Hopkinsville's Challenge House Movement Brings Community Together

Dec 8, 2015


A Hopkinsville ministry has been growing for more than a decade with the mission of uniting the city and serving underserved communities. The Challenge House Movement is now looking to expand, and this is the story of some of the lives the ministry has touched.

Wally Bryan is a man of the people. He rides his bicycle nodding to each person he passes on the street and is constantly waving, saying hello to everyone when he’s out in public.

His heart is to make Hopkinsville a better place to live for all. To do that Bryan made one unexpected decision that would foster a wave of new leaders: he left the nice, historic part of town and moved to a rougher neighborhood.

That prompted some in the community to ask if he had an ulterior motive, if it was a political stunt.

See, the spry 68 year old Bryan is a former Hopkinsville mayor, and in 2004, six years after serving in office, he relocated to a less desirable neighborhood known as Durrett Avenue.

“So many of my friends would say, you know, why can’t you do this and live somewhere else. You know you don’t have to move in there to do what you want to do,” Bryan said. “But in my soul, I just felt like to really do it I needed to move there.”  

Bryan’s new home was modest and he made sure to befriend his neighbors, many of whom were African American or had difficult backgrounds. Some of the children nearby would come to play in his yard or get advice.

Jeffery Watkins was one of those children. He’s 19 now.

“I was growing up and ... you just see him riding on his bike and I remember asking him a question,” Watkins said. “I was like ‘Are you my dad?’ Yeah and questions like that. I just fell in love, like I wanted to know everything about him what he was doing in the neighborhood and everything.”

Soon, Bryan found a house in need of repair and a large group of people banded together to refinish it with the hope that it would become a resource center. That home became Challenge House No. 1 and now has an orchard in the backyard. That one resource center has blossomed into five others just like it, each serving its neighborhood’s needs.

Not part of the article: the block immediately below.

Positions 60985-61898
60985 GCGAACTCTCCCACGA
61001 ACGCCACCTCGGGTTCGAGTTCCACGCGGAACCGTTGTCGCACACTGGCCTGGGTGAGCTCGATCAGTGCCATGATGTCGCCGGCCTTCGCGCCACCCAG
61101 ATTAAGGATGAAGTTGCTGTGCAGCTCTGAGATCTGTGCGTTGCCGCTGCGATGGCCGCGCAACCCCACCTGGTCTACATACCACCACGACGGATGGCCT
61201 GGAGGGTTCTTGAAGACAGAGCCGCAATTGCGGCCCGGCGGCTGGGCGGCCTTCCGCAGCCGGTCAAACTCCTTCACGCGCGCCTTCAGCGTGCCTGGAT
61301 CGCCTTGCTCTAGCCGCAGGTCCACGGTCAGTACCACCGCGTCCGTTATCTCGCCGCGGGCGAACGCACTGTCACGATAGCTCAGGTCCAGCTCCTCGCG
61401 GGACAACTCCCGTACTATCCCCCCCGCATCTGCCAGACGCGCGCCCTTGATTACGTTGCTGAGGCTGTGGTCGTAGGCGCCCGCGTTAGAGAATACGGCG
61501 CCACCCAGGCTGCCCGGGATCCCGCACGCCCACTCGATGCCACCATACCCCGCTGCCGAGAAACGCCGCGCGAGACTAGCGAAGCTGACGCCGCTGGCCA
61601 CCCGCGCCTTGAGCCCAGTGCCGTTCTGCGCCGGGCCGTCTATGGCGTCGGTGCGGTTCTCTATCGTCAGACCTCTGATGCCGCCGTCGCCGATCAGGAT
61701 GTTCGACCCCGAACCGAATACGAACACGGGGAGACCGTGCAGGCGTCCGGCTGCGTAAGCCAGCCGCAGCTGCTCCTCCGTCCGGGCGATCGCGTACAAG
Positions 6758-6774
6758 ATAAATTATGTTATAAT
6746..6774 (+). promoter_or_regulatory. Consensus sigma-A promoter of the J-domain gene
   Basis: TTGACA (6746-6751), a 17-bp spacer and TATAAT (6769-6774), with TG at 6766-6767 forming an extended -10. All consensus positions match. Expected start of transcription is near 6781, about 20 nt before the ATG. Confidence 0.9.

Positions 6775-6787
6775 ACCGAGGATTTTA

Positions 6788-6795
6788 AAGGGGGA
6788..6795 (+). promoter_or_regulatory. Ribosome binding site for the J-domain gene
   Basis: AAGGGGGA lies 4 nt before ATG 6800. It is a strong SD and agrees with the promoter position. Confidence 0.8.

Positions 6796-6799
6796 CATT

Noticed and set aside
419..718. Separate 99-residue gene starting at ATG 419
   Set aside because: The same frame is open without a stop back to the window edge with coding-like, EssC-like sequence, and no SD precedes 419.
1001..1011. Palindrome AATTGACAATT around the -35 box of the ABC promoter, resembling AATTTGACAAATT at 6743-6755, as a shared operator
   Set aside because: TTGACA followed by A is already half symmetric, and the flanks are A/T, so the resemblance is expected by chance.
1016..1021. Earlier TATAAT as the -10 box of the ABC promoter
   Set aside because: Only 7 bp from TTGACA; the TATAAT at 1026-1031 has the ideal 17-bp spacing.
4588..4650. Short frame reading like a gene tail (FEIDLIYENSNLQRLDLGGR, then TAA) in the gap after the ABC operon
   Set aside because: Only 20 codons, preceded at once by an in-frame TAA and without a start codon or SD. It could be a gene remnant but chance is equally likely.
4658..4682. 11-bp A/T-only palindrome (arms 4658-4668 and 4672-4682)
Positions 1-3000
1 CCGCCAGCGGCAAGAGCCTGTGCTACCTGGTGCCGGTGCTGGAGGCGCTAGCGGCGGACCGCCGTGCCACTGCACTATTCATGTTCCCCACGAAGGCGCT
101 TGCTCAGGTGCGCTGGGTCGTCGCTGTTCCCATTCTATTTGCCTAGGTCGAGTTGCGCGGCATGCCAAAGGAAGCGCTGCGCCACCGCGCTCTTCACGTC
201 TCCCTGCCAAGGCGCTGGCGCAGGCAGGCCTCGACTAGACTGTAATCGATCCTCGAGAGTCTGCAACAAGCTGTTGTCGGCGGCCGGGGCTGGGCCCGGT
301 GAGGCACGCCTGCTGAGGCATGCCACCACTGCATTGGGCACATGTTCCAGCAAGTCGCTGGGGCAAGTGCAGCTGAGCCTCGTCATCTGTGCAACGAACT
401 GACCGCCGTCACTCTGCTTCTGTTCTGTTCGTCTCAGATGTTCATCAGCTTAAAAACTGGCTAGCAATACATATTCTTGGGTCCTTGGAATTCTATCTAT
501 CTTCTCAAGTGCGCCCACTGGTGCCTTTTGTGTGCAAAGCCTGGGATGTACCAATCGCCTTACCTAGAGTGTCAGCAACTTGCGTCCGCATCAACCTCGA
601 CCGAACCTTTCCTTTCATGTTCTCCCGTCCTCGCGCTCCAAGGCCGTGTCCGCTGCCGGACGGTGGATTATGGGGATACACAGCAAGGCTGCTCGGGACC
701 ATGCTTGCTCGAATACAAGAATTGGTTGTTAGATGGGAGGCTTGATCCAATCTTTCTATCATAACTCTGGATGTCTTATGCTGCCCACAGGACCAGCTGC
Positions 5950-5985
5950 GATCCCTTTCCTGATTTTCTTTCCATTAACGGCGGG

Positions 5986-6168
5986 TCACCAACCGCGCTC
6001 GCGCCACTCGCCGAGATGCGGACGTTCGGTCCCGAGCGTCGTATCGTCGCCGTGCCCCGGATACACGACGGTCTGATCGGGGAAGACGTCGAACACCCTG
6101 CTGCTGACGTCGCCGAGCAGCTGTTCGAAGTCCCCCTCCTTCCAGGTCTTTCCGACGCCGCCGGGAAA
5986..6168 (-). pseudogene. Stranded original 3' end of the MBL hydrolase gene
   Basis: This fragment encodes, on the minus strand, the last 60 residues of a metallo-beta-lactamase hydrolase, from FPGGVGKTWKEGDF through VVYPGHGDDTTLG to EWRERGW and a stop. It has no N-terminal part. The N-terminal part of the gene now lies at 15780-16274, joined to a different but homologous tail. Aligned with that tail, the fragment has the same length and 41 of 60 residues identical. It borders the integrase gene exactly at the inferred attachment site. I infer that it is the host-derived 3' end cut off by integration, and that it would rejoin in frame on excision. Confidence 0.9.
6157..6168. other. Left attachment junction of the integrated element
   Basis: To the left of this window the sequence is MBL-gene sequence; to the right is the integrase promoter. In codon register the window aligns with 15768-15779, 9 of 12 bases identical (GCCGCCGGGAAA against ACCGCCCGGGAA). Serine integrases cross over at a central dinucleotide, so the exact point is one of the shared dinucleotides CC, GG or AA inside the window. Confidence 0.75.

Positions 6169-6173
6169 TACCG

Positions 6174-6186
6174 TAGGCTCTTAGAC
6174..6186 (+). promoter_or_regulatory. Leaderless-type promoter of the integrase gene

Watkins and Bryan  sit outside a Chick-fil-A talking about how the movement has progressed as it gets close to Watkins’ shift there. He works at the restaurant, thanks in part to Nathan and Ellen Ragsdale who currently live in the first Challenge House.

“I need people like that in my life,” Watkins said. “I grew up without a father and everything and I, I had to go to places with a father figure, and those were the two of them, both Nate and Wally, who I looked up to and everything.”

Hopkinsville Police Officer Julius Catlett showed up unexpectedly during the talk and could only sing praises of the program.

“Those kids are in desperate need of help,” he said. “They need a hug.”

The unexpected  visit with Catlett is just another example of how this movement works through many, many partnerships, creating connections between people who need help and anyone who can help them. It isn’t just through churches and their members or through local politicians or school officials. Challenge House is a community effort that runs on donations, many from the faith-based community.  

Officer Catlett grew up in a harder part of Hopkinsville and said he wishes there had been a program like it when he was a child.

“Kids can now go someplace to talk and enjoy and be in a safe environment,” he said. “They can learn, they can do homework. They can even learn the Bible.”

Among other things Challenge House children can learn are literacy and basic skills like cooking and baking. That’s exactly what Joanne Wright, the ambassador at Challenge House No. 5 brings to her neighborhood, where many people are struggling.

She acknowledges that some of her neighbors and people in the community face racial issues, but she says it’s not the only, or even the main challenge they face.

“Sometimes we’re calling things racial issues when they’re really socioeconomic issues, and then sometimes we’re calling things socioeconomic issues and they’re really racial issues,” she said.

After moving into the Challenge House nearly two years ago, Wright spent time getting to know her neighbors and asking them exactly what basic needs would benefit them most, which led to a trial run of a community garden this summer aimed at getting fresh produce into everyone’s hands.

“You don’t want to just move into the neighborhood and, ‘Hey, this is what I think needs to be done,’” she said. “...I came into my neighborhood as a neighbor, and got to know my neighbors and talked to them and find out what their needs were and it’s blossomed into this whole beautiful array of activities.”

Now the movement is working to find a location for its seventh house and continues to look for future ambassadors, some even among the ranks of children who walked into the Challenge Houses’ open doors in its formative years.